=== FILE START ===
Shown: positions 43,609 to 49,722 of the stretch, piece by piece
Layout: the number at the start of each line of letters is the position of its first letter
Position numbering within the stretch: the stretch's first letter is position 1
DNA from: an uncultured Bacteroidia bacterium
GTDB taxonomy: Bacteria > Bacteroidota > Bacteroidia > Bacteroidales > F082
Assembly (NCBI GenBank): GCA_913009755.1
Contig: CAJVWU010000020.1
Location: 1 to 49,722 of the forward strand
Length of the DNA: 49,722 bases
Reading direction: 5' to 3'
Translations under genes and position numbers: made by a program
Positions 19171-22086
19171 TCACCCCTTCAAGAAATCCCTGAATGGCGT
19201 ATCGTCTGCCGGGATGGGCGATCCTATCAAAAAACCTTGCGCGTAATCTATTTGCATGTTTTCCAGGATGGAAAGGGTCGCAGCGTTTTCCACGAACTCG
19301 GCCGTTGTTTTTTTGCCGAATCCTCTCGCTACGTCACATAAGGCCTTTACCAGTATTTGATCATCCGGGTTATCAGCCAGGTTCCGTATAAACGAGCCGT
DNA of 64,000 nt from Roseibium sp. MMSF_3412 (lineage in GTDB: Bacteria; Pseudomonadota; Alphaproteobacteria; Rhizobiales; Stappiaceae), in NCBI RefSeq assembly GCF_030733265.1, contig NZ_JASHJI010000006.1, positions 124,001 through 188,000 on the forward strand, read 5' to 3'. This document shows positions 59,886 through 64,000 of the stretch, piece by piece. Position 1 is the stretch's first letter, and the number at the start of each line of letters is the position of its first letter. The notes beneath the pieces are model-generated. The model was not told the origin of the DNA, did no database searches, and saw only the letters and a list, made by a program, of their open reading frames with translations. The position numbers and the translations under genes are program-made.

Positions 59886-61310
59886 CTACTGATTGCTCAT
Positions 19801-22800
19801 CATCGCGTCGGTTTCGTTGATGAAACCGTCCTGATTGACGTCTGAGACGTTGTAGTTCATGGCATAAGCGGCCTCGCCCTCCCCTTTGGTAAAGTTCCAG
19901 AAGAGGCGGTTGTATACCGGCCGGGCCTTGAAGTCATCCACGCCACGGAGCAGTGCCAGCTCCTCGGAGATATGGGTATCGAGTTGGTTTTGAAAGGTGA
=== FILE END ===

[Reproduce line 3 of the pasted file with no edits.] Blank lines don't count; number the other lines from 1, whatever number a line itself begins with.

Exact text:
Position numbering within the stretch: the stretch's first letter is position 1